(“Burning Country” by Robin Yasmin-Kassab and Leila al-Shami provides a vital description of the events surrounding the ongoiong Syrian revolution. Written from a ground-level point of view, it provides a glimpse of what the masses of Syrians actually experienced and were thinking of during this period, and does so without being demagogic. The information it contains should be part of the workers’ movement’s arsenal.)
The crisis of world capitalism is not merely an economic one. In fact, nothing more exemplifies that crisis than the nationalist and sectarian wars that are tearing societies apart. (As this is being written, renewed violence has broken out in Nagorno-Karabakh between the Armenian and Azeri nationalist/capitalist forces. There, a bloody sectarian/nationalist war was fought in the late ‘80s and early ‘90s.) Meanwhile, from Nigeria to Brussels, religious fanatics are ramping up the tensions with their terrorist attacks.
However, the real heart of this crisis, where it is most intense and also where it most affects the rest of the world, is in West Asia/North Africa (what is named by Europeans the “Middle East” – to which we ask: “east of where?”), especially in Syria. That is why the workers’ movement has to become better informed about the war in Syria, how it developed, the present forces at work, and what role the workers movement can play. After all, although there are many unanswered questions, one thing has decisively been proven: Capitalism and the world’s capitalist classes have no solution other than more war, death and devastation.
Towards this end, “Burning Country: Syrians in Revolution and War” by Robin Yassin-Kassab and Leila al-Shami, makes a valuable contribution, although revolutionary socialists would differ with the authors in some respects.
A country whose very origins as a nation are based on Western imperialism through the Sykes-Picot Agreement of 1916, Syria is geologically very diverse, and maybe as a result also very diverse ethnically.* One of the main ethnic minorities is the Alawi, who practice their unique form of Shia Islam in a country that is predominantly Sunni Arabs. When Hafez Assad (father of present president Basher Assad) took power, he built a base of support in the Alawi community. Denied economic opportunities, the Alawi were able to rise through the government bureaucracy, including the military. Reflecting the times, Hafez Assad also supported pan-Arab nationalism and, domestically, he instituted a fairly high degree of state intervention in the economy, with price supports, etc. He also built a vast repressive state apparatus.
In 2000, Hafez died and was succeeded by his son, Basher Assad. Basher carried out neoliberal economic policies – privatization, etc. – which vastly increased poverty in Syria. This combined with a long term drought to drive many thousands, possibly millions, of people off the land and into the cities, where they formed a huge pool of unemployed, underemployed, participants in the “informal economy,” etc. Along with the neoliberal reforms went continuation of repression. This long-term repression helped create a generally “silent generation”, although a layer of intellectuals did try from time to time to open up society.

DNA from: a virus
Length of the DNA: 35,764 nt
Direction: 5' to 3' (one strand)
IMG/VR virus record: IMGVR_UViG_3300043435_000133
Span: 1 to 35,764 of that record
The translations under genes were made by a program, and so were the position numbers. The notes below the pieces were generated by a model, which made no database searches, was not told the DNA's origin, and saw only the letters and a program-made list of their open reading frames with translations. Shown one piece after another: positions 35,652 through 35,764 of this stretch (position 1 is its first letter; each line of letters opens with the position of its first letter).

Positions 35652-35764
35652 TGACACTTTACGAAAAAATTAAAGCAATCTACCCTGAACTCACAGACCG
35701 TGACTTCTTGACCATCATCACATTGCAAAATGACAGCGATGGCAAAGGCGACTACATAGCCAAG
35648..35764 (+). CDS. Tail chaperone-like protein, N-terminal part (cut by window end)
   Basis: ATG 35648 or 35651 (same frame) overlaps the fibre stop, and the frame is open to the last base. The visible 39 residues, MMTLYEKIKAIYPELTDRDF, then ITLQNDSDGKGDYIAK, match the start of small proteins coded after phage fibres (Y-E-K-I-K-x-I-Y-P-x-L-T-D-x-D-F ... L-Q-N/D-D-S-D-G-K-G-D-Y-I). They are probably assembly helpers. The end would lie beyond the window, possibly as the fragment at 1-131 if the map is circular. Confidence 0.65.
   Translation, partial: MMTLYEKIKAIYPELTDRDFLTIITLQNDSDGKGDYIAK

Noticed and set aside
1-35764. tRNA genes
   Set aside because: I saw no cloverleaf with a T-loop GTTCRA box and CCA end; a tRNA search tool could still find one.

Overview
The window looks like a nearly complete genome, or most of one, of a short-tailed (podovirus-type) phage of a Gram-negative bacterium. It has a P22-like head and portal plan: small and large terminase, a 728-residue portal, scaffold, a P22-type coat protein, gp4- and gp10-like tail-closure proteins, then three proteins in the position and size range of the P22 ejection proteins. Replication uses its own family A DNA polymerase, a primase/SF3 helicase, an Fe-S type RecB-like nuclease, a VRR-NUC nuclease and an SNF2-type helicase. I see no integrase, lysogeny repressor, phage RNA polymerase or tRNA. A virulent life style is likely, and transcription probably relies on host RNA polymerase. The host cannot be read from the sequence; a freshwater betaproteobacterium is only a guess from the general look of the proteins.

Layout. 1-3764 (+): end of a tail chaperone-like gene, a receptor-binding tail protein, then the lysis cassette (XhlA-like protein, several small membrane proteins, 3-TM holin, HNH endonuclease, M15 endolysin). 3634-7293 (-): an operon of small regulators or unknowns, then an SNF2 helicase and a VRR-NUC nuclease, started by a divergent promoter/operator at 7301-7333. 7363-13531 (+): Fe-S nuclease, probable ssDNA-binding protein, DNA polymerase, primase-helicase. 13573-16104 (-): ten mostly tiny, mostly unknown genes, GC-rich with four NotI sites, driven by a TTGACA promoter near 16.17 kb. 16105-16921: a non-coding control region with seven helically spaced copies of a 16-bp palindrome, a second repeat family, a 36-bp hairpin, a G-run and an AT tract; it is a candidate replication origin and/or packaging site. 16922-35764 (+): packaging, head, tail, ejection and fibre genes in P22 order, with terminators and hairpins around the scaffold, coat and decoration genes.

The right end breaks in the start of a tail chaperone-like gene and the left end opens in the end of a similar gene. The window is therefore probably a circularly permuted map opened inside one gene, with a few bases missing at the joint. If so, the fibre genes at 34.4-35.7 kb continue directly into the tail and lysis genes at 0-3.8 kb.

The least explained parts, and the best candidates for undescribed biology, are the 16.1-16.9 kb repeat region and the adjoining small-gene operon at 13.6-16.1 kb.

The “Arab Spring” changed all that. In a matter of a few months, the situation in Syria was transformed with mass protests throughout the country.
The overwhelming mood of the protests was against sectarianism and division. Conscious efforts were made by the Sunni Arab majority to reach out to the Alawis, the Kurds, etc., and at least to some degree members of these different groups were, in fact, included in the leading bodies and in the movement as a whole.
The Assad regime fought back partly by increased repression. Thousands were kidnapped and over 300 detained, the majority tortured. In one instance, the mangled, tortured bodies of some scores of kidnapped school children were deposited at the doorsteps of their families. The regime also systematically tried to stir up sectarian conflict, hiring thugs posing as Alawis to attack Sunni neighborhoods, and vice versa. They released from prison “thousands of Salafist extremists who would come to dominate the armed uprising.”
Regime Holds On
Meanwhile, in what became a feature of the regime’s strategy, they carried out a general
war against the population. “Snipers prevented ambulances from reaching the injured. Soldiers arrested medical personnel, set fire to pharmacies and prevented medical supplies from entering the city [of Deraa, where the rebellion was in full swing].” (p. 44) According to the authors, in the first three months of the rebellion, 1,000 Syrians were killed and 3,000 detained by the regime. (“Detention” in Assad’s prisons usually means torture.) Despite all of this, the movement grew, including the beginnings of desertions by rank and file soldiers – usually a death warrant for a regime.